Olympics take over Human Geography

in Features by

Ladies and gentlemen, welcome to the 2036 Olympics. Well, sort of. Following the national AP Exam, students in Mrs. Roisman’s AP Human Geography class were assigned a project with the objective of convincing the Olympic Committee, also known as Mrs. Roisman, to put the 2036 Summer Olympics in their assigned city.

 “I have [my students complete the Olympics project] instead of a final exam. It represents everything we’ve studied all year,” Mrs. Roisman said. “If you think about what we studied all year, economically and politically, it’s all [in the project].”

The four cities assigned were Mumbai, India; Buenos Aires, Argentina; Cape Town, South Africa and Mexico City, Mexico. Once assigned, students had to research their city to provide enough evidence that their city was eligible to host. This included finding venues to support each sport, providing housing and amenities to the athletes, figuring out transportation and raising enough money to fund it. They also had to decorate the classroom and bring in a snack from their respective country for the class to share. 

“I really liked the Olympics project because it was a fun way to show the information I learned throughout the year,” freshman Andrew Dieppa said. 

Cape Town, South Africa was the first group to present. An Olympics in Africa has yet to occur, so the groups had to push for it to happen. Freshman Ella Mosquera Cape Town, South Africa was the first group to present. An Olympics in Africa has yet to occur, so the groups had to push for it to happen. Freshman Ella Mosquera and her ninth-period group took on Cape Town. One of their main points was that Cape Town was near the ocean, which was a key factor regarding transportation. “We loved learning about the culture of Cape Town because we didn’t know much about it. This project gave me a different vision of Cape Town and South Africa in general,” Mosquera said. (Photo/Zoe Horowitz)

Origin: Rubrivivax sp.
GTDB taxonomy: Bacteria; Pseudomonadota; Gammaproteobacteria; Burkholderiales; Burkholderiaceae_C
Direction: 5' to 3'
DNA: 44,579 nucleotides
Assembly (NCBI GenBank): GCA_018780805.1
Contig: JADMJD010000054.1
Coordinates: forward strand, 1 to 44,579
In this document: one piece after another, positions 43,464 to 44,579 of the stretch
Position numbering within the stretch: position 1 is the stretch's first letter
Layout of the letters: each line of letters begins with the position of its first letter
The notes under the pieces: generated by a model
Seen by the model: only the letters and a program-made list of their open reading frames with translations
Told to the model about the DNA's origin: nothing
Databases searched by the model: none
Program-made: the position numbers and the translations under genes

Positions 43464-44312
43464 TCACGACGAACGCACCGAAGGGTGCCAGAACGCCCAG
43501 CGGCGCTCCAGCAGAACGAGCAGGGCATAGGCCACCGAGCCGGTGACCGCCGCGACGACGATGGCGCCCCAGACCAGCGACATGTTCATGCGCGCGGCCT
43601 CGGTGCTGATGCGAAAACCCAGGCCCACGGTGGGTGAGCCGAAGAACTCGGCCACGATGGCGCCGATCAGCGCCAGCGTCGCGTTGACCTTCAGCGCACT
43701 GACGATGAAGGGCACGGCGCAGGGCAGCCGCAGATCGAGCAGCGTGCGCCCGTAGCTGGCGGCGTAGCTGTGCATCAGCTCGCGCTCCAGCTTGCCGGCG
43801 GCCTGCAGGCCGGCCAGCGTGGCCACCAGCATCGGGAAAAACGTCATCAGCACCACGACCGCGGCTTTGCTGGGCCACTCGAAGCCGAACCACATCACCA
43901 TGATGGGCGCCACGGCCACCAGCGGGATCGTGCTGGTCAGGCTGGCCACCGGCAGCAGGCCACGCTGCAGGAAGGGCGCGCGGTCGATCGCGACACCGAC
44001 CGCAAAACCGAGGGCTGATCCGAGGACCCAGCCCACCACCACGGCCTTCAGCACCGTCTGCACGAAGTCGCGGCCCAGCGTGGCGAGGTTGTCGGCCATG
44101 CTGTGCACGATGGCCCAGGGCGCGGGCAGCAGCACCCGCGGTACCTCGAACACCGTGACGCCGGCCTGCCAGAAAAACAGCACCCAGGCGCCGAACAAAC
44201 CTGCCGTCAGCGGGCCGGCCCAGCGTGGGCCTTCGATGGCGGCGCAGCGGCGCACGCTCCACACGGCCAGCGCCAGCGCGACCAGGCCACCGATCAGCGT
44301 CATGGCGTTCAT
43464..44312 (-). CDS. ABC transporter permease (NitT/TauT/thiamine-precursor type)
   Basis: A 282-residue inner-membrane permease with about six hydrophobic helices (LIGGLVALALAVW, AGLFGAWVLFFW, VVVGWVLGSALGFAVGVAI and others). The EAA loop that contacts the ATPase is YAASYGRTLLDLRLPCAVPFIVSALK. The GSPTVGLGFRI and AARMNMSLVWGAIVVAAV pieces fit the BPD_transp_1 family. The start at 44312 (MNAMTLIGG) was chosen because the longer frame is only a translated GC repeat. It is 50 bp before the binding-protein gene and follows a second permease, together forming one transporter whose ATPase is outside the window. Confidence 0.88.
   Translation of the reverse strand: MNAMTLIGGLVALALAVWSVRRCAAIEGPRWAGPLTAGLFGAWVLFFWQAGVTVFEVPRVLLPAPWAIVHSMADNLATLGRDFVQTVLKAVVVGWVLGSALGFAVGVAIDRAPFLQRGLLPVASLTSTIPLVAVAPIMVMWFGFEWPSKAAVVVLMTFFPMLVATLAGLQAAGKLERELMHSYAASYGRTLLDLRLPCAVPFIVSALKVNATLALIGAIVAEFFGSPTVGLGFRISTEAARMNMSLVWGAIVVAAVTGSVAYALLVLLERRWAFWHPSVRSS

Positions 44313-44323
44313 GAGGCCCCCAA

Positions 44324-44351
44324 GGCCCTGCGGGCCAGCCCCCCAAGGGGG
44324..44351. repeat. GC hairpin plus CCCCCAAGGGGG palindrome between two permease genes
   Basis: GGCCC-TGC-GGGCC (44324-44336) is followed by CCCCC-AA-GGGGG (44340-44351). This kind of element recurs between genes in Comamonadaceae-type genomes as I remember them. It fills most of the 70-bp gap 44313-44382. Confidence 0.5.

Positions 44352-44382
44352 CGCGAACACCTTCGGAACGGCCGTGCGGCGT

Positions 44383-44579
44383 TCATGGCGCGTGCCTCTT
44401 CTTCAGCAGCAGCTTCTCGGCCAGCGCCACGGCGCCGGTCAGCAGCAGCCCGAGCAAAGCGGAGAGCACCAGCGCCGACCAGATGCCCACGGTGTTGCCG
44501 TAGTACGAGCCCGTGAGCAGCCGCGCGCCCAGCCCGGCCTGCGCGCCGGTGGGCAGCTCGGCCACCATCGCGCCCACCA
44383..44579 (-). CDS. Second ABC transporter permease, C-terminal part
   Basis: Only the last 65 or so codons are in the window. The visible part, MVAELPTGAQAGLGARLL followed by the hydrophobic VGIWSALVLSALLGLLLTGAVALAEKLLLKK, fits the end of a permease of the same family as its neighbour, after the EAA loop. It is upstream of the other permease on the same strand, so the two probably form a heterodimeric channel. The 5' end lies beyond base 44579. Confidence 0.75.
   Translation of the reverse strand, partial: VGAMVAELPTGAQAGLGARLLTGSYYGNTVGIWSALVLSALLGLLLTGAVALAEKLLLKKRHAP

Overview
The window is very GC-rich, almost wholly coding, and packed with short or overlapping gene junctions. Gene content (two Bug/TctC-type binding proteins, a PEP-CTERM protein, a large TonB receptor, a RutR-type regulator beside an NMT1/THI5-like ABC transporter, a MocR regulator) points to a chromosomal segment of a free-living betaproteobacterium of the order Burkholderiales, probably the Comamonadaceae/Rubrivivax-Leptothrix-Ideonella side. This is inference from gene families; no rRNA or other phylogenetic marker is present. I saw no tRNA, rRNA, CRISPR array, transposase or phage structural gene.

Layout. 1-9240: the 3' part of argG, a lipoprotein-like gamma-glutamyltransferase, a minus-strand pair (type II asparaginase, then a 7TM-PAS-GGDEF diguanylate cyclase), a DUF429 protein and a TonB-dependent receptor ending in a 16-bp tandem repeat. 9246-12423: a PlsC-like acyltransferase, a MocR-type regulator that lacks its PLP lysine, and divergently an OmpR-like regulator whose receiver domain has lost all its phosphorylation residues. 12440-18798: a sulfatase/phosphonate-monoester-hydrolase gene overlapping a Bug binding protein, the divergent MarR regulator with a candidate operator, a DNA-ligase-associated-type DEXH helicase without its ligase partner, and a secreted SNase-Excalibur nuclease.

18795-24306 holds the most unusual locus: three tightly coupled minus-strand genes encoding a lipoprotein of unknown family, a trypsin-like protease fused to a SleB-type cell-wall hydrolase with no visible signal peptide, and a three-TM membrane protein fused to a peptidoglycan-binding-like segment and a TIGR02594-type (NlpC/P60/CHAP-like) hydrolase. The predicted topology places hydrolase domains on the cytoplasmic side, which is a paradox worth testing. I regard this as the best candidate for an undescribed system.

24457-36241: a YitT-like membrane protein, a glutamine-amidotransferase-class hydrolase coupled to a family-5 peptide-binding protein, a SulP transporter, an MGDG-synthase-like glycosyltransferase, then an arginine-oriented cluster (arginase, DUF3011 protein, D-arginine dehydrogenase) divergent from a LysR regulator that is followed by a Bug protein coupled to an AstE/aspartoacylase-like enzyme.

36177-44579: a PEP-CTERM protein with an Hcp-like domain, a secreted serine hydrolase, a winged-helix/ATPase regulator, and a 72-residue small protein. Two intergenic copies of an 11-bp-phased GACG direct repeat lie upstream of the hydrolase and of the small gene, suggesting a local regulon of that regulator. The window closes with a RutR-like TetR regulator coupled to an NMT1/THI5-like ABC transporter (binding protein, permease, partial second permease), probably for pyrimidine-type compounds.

The groups presenting Mumbai, India were the last group to present. As part of the project, the group must bring in food to share with the class. Second period’s Kyra Lawrence catered food from her favorite Indian restaurant. “I liked picking out my favorite foods to share with the class. I was glad to see everybody enjoying it because seeing others happy makes me happy,” Lawrence said. Mumbai also decorated the walls and desks with materials such as table cloth, streamers and balloons. (Video/Emma Delgado)

Zoe Horwitz, a sophomore at American Heritage, returns to the Patriot Post for her second year as the new Sports Editor. Besides reading and writing, Zoe spends her time playing with her dog or tutoring younger students through Learn with Peers, a non-profit organization she helped found in 2020. During her freshman year, Zoe co-founded FALIA (Food Allergy/Intolerance Awareness) at school, a club that advocates for those with food allergies. Zoe also plays lacrosse, as she plays for a club team and American Heritage girls varsity lacrosse team. Zoe is very excited to be contributing to the Patriot Post.